Konaka K, Kondo J, Hirota N, Tamine K, Hori K, Ono T, Maeda Y, Sakoda S, Naritomi H.
Eur Neurol. 2010;64(2):101-7. Epub 2010 Jul 13.
Although poststroke dysphagia is an important issue for determining prognosis, the pathophysiology of oral-phase dysphagia has yet to be clarified due to a lack of adequate devices and protocols. The present study investigated the relationships between swallowing pressure production by the tongue and dysphagia in stroke patients using a newly developed method of tongue pressure measurement with a sensor sheet system.
Subjects were 64 stroke patients, including 30 patients with dysphagia. A T-shaped sensor sheet with 5 measuring points was attached to the hard palate to record tongue pressure while swallowing 5 ml of water. The average maximal magnitude and incidence of abnormalities such as asynchronous and/or polyphasic patterns in tongue pressure waves in 5 locations were compared between patients with and without dysphagia.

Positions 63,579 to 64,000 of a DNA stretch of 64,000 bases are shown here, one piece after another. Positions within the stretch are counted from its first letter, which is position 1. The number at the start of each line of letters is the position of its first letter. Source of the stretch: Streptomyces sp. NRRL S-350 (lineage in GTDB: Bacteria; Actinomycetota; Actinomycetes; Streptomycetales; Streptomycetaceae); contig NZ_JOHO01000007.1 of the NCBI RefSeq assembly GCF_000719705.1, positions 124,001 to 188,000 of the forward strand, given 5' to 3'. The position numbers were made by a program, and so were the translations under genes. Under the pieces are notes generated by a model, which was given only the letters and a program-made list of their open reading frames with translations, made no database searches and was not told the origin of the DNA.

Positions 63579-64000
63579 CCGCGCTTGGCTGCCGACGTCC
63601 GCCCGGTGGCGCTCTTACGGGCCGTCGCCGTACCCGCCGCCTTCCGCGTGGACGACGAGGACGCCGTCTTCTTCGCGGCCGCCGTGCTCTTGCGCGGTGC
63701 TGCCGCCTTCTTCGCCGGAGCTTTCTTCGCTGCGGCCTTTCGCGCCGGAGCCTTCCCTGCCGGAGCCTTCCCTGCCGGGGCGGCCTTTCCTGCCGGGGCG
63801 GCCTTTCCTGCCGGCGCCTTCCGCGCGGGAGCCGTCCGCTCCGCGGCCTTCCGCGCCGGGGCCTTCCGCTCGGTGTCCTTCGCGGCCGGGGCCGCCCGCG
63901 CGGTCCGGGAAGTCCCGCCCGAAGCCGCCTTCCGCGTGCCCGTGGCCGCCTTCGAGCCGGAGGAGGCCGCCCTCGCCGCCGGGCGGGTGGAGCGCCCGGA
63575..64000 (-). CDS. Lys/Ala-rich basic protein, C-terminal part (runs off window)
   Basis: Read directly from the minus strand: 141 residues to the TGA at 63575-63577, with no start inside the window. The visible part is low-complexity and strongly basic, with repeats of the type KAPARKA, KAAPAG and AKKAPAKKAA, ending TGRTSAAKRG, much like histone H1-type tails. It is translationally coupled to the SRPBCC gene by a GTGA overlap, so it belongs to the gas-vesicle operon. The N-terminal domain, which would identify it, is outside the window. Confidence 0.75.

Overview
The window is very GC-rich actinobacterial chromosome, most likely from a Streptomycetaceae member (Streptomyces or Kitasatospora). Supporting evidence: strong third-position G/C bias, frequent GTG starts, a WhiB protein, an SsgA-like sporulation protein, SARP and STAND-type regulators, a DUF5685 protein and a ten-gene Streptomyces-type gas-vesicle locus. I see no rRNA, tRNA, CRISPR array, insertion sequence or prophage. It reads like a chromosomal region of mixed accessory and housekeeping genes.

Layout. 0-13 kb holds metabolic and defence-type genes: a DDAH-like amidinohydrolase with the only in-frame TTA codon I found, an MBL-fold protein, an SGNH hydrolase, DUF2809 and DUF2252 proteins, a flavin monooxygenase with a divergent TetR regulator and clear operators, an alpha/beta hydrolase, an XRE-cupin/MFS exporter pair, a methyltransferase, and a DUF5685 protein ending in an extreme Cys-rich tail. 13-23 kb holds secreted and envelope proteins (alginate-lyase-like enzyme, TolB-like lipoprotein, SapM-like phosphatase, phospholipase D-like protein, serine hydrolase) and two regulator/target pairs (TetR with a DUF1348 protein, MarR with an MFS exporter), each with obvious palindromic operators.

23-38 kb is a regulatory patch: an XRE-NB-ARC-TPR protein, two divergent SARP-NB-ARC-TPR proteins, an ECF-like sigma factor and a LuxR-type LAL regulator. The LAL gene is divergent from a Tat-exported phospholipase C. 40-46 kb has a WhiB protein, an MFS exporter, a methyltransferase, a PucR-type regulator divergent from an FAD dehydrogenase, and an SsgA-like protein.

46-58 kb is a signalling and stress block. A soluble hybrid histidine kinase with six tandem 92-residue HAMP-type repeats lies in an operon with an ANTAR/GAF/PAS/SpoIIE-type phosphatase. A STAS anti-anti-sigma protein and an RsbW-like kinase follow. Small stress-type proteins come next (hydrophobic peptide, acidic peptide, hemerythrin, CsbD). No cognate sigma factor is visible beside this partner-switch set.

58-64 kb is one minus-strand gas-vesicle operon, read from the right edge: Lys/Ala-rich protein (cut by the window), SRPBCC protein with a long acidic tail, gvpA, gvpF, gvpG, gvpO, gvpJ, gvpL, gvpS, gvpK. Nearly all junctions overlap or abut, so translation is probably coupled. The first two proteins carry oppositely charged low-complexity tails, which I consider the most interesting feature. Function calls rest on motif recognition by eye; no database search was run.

The average maximal tongue pressure was significantly smaller in patients with dysphagia than in those without dysphagia. Asynchronous and polyphasic patterns showed a sensitivity of 63 and 87%, and a specificity of 91 and 71%, respectively, for identifying patients with dysphagia.
Tongue pressure production during swallowing appears closely related to poststroke dysphagia. Tongue pressure measurement appears useful for evaluating the pathophysiology of oral-phase dysphagia in stroke patients.